Not long after my grandma passed away in 2007, I asked my brother, who is 12 years older than me, if he remembered much about watching pro wrestling with her, since she’s the one who introduced me to it at an early age.
“I remember that she used to love Dusty Rhodes,” he said.
My grandma was a common woman, so I can see why she would cheer on The Common Man. Dusty Rhodes, the overweight underdog, the son of a plumber, the white shucker-and-jiver, the blue-eyed soul man, the low-brow amalgamation of John Belushi and Muhammad Ali, the man who could sell out an arena with only his mouth and his American Dream, passed away today at age 69.
Rhodes’ career is well-documented, from a tornadic heel run with Dick Murdoch as the Texas Outlaws, to a patriotic babyface turn in his adoptive home of Tampa, Florida, to headlining stints in the WWWF and Jim Crockett Promotions. He was a wrestler and a booker, a mentor and a polarizing figure. He’d have casual fans on their feet at the sound of his theme music, and he’d have hardcore fans fuming at his behind-the-scenes decisions. But throughout a nearly 47-year career, you knew, when Dusty Rhodes walked into a room, he was meant to be a star.
His legacy, though, comes to life in a number of ways. His influence can clearly be seen in his two sons, Dustin and Cody. Dustin debuted in pro wrestling in 1988 under his father’s watchful eye, often appearing alongside his doting father. When they would hug on camera, they were a powerful hugs, from which mutual love emanated. The Rhodes family charisma was passed onto Dustin, who never buckled under the pressure of a promo, and who took on the controversial Goldust figure in what is perhaps the most underrated gimmick of all time.
Our first real public exposure to Cody was his show-stealing hall of fame induction speech for his father in 2007. Everyone walked away that night knowing that Cody had inherited his father’s confidence and gift of gab. Whereas Dusty could dance his way through a 60-minute broadway and have the crowd on its feet, and whereas Dustin’s natural athletic ability made him a successful second-generation star, Cody might be the perfect stereotype for today’s pro wrestler: great look, great work, great promo. Put him in the right situation, and Cody could carry wrestling into the future.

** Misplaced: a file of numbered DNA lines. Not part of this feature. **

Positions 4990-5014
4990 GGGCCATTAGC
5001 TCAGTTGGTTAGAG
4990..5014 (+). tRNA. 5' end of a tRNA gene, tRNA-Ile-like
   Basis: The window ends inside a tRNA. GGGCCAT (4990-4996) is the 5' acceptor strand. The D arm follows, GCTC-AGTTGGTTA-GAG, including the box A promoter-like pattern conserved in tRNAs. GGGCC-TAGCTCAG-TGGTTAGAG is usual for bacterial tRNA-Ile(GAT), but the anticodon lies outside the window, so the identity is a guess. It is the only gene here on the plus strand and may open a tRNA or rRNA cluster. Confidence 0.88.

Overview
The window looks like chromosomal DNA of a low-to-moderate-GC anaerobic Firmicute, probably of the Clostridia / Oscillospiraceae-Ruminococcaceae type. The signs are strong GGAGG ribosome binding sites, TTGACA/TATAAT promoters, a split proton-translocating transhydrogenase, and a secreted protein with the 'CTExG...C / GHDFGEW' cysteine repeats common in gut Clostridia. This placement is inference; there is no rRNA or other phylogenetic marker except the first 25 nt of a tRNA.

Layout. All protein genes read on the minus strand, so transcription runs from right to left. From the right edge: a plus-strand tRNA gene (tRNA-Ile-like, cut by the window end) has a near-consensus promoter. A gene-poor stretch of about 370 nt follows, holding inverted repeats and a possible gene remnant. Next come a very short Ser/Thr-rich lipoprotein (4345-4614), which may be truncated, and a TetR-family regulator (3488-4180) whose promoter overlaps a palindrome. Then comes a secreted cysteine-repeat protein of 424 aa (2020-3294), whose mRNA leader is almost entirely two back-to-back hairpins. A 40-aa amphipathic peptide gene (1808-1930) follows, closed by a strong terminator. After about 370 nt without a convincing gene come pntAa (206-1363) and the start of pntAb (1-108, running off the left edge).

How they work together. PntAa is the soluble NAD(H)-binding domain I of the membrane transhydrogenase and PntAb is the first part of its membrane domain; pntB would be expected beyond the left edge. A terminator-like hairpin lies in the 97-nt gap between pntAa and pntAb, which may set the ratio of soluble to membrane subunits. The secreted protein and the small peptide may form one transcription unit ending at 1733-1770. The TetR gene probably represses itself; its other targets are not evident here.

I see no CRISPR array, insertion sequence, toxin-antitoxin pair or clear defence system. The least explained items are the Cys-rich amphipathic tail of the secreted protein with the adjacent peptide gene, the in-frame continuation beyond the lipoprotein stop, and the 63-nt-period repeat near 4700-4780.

Rhodes left an indelible mark on so many wrestlers and wrestling fans over the years that weren’t his scarred flesh and blood. His transcendent promos sold out arenas all over the country. You knew ditch-diggin’ Texan would lay it all on the line against the likes of Superstar Billy Graham (the only difference between the kindred Graham and Rhodes was their physique, Graham’s more Hercules and Rhodes’ more Golden Grahams), Ric Flair (the limousine-ridin’ antagonist to Rhodes’ common man), Nikita Koloff (the faux-Russian foil to Rhodes’ American Dream) and Macho King Randy Savage (“Pre-TEN-din’…to be royal-taaaay”).
Hell, a 300-pound Ric Flair even wanted to enter pro wrestling as “Ramblin’” Ricky Rhodes, brother of the son of a plumber. (Verne Gagne said, “No.”)
Rhodes would talk for weeks about America, about hard times, about coming up from nothing, about standing up for what’s right. And he would go into the ring against wrestlers like Pak Song and Tully Blanchard and the Wild Samoans and Ted DiBiase, and he would bob and weave, and jab, and bleed. And bleed and bleed and bleed. And the more he bled, the more fans cheered. And if he wasn’t victorious the first time, he’d go on TV and cry, and yell, and emote passion, and he’d get back into the ring with Arn Anderson and the Road Warriors and the Big Boss Man, drop a couple of bionic elbows, and pull out a shocking win, and then bellow in triumph to the delight of the fans.
It doesn’t hurt when you book the territory and can put yourself over as you wish. Many wrestlers abuse that privilege. To his credit, Rhodes often had the gate receipts to back himself up.
A larger-than-life character (in personality and portulence) like Dusty Rhodes is ripe for jokes and mockery, for people of that frame of mind. It’s no surprise that the brain trust of the then-WWF poked fun at their former adversary Rhodes any chance they got: from naming Ted DiBiase’s black man-servant “Virgil” after Rhodes’ real name, to devolving the evil One Man Gang into “Akeem, the African Dream,” an overweight white guy who dances and talks like he’s black (sounds familiar), to outfitting Rhodes himself in ridiculous polka dots (Rhodes has said publicly that he embraced the outfit) and coupling him with a chubby black lady whom they Vaudevillianly named “Sweet Sapphire” (because “Aunt Jemima” was already taken?).
Years later, he would become a beloved member of the WWE family as an executive – TV writer, trainer, and, most unsurprisingly, an interview coach. If you threw a thousand wrestling names into a hat and had to draw one person to coach you on how to cut an impactful promo, you’d pray that you drew Ric Flair, Jerry Lawler, or Dusty Rhodes. His inspiration is clear when you listen to today’s silver-tongued underdog heavyweight champion, John Cena. But that’s just one of hundreds of wrestlers who have copped their interview style from Rhodes.
Fans have, too; we can’t act like we haven’t lisped things like “pay windah,” “clubberin’” (which is “all fo’ fistses”), “plundah” and “eatin’ poke-and-beans.” What a vocabulary – itself, not an easy word for the vociferous Rhodes to say, if you weeeel.
With a wink and a smile, with blood, sweat and tears, Dusty Rhodes impacted professional wrestling in significant and positive ways. Sixty-nine years was not enough time on this planet. His children will cry, his friends will pay tribute, and we will mourn. We lost a common man, we lost one of our own. This is hard times on fans of pro wrestling, but, in times of great need, we can always hold ourselves up on the American Dream.